Essays and English Traits: Harvard Classics 1909

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Kessinger Publishing, 01/01/2004 - 500 páginas
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At the time of Emerson's death, he was recognized as the foremost writer and thinker of his country; but this recognition had come only gradually. The candor and the vigor of his thinking had led him often to champion unpopular causes, and during his earlier years of authorship his departures form Unitarian orthodoxy were viewed with hostility and alarm. The spirit and ideas which constitute the essence of his teaching are fully expressed in the essays contained in this volume. Contents: American Scholar; An Address; Man the Reformer; Self-Reliance; Compensation; Friendship; Heroism; The Over-Soul; Circles; The Poet; Character; Manners; Gifts; Nature; Politics; New England Reformers; Worship; Beauty.

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LibraryThing Review

Procura do Utilizador  - cstebbins - LibraryThing

I thought these essays were claptrap when I had to read some of them in school. Now forty years later my opinion is confirmed. One can see how appropriate is Mr. Emerson's best known quotation ... Ler crítica na íntegra

LibraryThing Review

Procura do Utilizador  - keylawk - LibraryThing

Includes "The Over-Soul" (1841, written before Nietzsche was even born--1844). "Man is a stream whose source is hidden. Always our being is descending into us from we know not whence." [133] "When I ... Ler crítica na íntegra

Acerca do autor (2004)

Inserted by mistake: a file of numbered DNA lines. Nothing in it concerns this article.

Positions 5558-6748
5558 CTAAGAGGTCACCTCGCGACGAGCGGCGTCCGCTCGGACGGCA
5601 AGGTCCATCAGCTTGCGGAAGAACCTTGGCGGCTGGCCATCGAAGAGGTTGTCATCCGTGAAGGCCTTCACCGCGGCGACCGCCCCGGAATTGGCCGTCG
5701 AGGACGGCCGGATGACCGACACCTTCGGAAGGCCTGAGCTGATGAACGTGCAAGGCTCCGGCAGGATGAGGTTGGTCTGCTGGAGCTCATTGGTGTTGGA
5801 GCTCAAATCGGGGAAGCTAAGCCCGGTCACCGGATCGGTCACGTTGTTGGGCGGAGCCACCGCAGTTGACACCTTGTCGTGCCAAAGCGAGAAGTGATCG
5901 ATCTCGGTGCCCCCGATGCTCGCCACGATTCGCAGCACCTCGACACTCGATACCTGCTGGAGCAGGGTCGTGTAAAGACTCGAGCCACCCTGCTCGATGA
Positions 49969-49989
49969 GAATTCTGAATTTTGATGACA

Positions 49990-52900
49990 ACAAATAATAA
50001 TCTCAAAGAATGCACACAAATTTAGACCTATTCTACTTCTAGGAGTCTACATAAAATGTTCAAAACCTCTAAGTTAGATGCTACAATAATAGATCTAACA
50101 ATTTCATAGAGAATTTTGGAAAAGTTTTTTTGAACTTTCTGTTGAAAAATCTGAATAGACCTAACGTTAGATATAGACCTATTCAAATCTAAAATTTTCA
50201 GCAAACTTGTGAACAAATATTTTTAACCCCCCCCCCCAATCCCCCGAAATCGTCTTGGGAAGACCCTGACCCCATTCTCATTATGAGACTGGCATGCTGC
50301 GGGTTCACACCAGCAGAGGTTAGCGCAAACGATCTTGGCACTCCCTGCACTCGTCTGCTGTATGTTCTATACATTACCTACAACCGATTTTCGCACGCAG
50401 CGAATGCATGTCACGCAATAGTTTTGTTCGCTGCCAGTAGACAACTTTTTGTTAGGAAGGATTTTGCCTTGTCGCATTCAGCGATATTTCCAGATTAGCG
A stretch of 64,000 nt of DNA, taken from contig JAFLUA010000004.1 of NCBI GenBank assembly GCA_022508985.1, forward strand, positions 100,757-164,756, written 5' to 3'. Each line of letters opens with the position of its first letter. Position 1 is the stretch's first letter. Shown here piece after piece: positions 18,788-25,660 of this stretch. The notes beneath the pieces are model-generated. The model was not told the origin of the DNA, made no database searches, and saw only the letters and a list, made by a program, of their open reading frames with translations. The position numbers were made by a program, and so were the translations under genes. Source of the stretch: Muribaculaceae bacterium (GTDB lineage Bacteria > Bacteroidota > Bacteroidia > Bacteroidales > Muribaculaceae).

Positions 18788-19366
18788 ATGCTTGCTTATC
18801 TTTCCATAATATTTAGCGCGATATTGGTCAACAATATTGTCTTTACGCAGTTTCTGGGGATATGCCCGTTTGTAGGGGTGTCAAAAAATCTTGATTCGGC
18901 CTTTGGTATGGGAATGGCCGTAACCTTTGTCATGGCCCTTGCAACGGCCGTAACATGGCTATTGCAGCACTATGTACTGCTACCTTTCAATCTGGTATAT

Known primarily as the leader of the philosophical movement transcendentalism, which stresses the ties of humans to nature, Ralph Waldo Emerson, American poet and essayist, was born in Boston in 1803. From a long line of religious leaders, Emerson became the minister of the Second Church (Unitarian) in 1829. He left the church in 1832 because of profound differences in interpretation and doubts about church doctrine. He visited England and met with British writers and philosophers. It was during this first excursion abroad that Emerson formulated his ideas for Self-Reliance. He returned to the United States in 1833 and settled in Concord, Massachusetts. He began lecturing in Boston. His first book, Nature (1836), published anonymously, detailed his belief and has come to be regarded as his most significant original work on the essence of his philosophy of transcendentalism. The first volume of Essays (1841) contained some of Emerson's most popular works, including the renowned Self-Reliance. Emerson befriended and influenced a number of American authors including Henry David Thoreau. It was Emerson's practice of keeping a journal that inspired Thoreau to do the same and set the stage for Thoreau's experiences at Walden Pond. Emerson married twice (his first wife Ellen died in 1831 of tuberculosis) and had four children (two boys and two girls) with his second wife, Lydia. His first born, Waldo, died at age six. Emerson died in Concord on April 27, 1882 at the age of 78 and is buried in Sleepy Hollow.

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